For 25 years, Garden City Harvesting Missoula has partnered with like-minded organizations to stem food insecurity in Missoula County.
Town Pump Charitable Foundation recently donated $7,500 for the Garden City Harvest Food Security Project.
The Food Security Project tends four neighborhood farms and 10 community gardens, sprouting 400 garden plots to “make this food accessible for everyone,” said Jean Zosel, executive director since2011.
“That’s only two of our four programs. I know Town Pump has been a big sup-porter of food banks, and since COVID hit, there have been so many people struggling to put food on their tables. Town Pump was happy to give it.”
The Town Pump donation is ear-marked primarily for the neighborhood farms, but Garden City Harvest’s roots dig deep and far: it also maintains seven school gardens for a popular Farm-to-School program, plus a Youth Development Program in which at-risk teens redefine themselves as farmers.
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About 40% of GCH’s operating bud-get comes from individual contributions, about 25 percent from grants, and another 35 percent from program income generated from garden plot rentals, summer camps, and veggie sales, said Zosel.
Since its business calendar revolves around the growing season, GCH hopes to raise $80,000 by the end of the year.
“We would love to blow $100k out of the water, but we will see,” she said. “There’s always kind of this mad scramble at the end of the year—and it’s been kind of a mad scramble this past year with COVID, but it all goes back into the ground and into people’s mouth.”
Garden City Harvest impacts a wide range of partners in the community: discounted and subsidized mobile farm stands at senior centers and Head Start, Soft Landing Missoula, Missoula YWCA and the Meadowlark Domestic Violence
Shelter, recipients of season finale produce. Garden City Harvest distributes be-tween 140,000 and 150,000 pounds of food per year on a sliding fee scale, based on market rate. Community gardens alone grow 100,000 pounds of food annually for individual families.
“All of this food is grown for the com- munity in one way, shape or form,” Zoselsaid. “We do a lot of good things to meet people where they are. One-hundred per-cent of the edible food goes back into the community.”
“We connect with over 20,000 people a year with our work; it’s got a huge impact. We’re quietly doing our work and I think we surprise people with that. “Up to 70% of gardeners, typically from low-to-moderate income households, qualify for a sliding fee scale, scholarship or payment plan. Vegetable subscriptions and Community Supported Agriculture boxes are available. Waiting lists for community gardens fill up fast.
“We ask people to come personally tour farms to … pick up your share of veggies each week. That way, you get to know your farmer, how your food is grown and enjoy some green space.”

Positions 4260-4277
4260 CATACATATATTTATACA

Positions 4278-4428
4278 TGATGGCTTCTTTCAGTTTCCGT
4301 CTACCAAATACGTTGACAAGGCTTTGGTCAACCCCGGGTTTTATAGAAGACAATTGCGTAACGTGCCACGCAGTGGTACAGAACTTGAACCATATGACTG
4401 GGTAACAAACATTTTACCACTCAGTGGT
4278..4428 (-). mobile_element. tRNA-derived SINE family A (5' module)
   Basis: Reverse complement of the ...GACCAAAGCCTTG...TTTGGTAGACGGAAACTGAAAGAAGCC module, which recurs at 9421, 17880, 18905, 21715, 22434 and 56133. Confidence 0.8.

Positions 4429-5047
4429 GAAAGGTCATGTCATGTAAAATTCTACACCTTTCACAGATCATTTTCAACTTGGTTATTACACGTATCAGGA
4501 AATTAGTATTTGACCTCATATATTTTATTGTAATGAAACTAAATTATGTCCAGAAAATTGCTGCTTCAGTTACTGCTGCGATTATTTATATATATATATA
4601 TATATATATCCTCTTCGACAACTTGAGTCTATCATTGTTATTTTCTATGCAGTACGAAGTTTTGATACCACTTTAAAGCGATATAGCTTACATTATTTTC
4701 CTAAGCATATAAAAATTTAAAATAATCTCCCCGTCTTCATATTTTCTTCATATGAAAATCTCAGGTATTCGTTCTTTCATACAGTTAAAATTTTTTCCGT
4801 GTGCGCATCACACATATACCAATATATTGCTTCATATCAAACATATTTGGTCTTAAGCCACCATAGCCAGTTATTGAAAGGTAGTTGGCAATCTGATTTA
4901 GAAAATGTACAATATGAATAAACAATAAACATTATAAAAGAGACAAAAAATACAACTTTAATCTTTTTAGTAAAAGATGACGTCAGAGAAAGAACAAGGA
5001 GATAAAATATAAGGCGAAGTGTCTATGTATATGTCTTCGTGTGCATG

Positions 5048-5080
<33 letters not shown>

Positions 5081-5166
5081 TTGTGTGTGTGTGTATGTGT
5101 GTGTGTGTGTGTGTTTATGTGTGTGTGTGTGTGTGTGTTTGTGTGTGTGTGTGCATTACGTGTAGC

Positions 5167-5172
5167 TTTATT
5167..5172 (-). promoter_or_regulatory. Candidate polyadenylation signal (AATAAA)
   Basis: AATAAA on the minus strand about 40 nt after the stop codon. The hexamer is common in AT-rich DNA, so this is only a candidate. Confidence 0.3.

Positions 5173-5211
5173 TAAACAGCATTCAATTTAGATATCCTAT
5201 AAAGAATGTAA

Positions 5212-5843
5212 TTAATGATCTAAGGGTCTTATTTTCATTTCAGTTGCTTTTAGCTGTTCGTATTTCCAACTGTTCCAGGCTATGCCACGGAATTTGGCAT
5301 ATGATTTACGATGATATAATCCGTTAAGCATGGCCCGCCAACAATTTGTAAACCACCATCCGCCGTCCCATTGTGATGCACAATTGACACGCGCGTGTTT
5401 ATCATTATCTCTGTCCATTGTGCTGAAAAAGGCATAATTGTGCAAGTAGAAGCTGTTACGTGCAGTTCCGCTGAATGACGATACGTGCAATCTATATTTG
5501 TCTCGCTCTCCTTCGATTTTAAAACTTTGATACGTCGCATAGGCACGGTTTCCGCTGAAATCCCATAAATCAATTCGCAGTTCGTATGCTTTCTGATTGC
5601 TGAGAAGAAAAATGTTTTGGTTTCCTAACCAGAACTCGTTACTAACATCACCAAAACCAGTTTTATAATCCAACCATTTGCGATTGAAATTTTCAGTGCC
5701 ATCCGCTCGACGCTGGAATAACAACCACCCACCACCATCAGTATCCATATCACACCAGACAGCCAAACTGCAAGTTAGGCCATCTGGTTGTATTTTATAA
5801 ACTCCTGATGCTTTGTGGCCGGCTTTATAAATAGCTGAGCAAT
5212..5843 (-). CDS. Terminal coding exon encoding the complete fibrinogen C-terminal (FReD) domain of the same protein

Garden City Harvest leads a robust food distribution network, partnering with All Nations Health Center, Mountain Home Montana, drug and alcohol abuse recovery centers and rehabilitation
“We’re just trying to make this food accessible to everyone; that’s the goal. But we’re always looking for gaps to fill. GCH is not something your average community has, but this is kind of unique to Missoula and Montana. For us to be a nonprofit and we’re operating these farms and growing all this food, teaching kids, welcoming at-risk teenagers with their first jobs and getting volunteers for our vegetable program – it's other ways to get food to people.”
The COVID pandemic proved especially tricky, but GCH persevered.
“Last year we just really felt the weight of that to get that food out to people,” she said. “We do 20,000 pounds of food to the Missoula Food Bank and 5,000 pounds to The Portello Center.”
Zosel oversees a staﬀ of 31 at 20 sites around town. Most employees are seasonal, but five are year-round workers.
“Keeping everyone healthy was key last year,” she said. “I felt really lucky that our staﬀ are such dedicated, hard-working folks.”
Over 300 donors fund the programs. Garden City Harvest’s last capital campaign from 2016 to 2018, raised $2.8 million to build a permanent, heated home oﬃce and community space on the1657 River Road farm, merely one of several properties the nonprofit owns.
Garden City Harvest aims to connect gardeners and build community in positive, healthy, meaningful ways. “It’s a lot harder to hate someone if you know them, “she said. “Everybody comes at it from a diﬀerent place.” Josh Slotnick, one of the Garden City Harvest co-founders, a Missoula County commissioner and University of Montana environmental studies professor, helped create a vital food mission that Zosel and her staﬀ generously continue to share with other towns, cities and initiatives.
“Because we’ve been doing this for 25 years, we’ve figured some things out, so we’re happy to share,” added Zosel. “We’ve grown into this and we realize how important it is.”
I know Town Pump has been a big supporter of food banks and since COVID hit, there have been so many people struggling to put food on their tables. Town Pump was happy to give it.
Jean Zosel Executive Director Garden City Harvest
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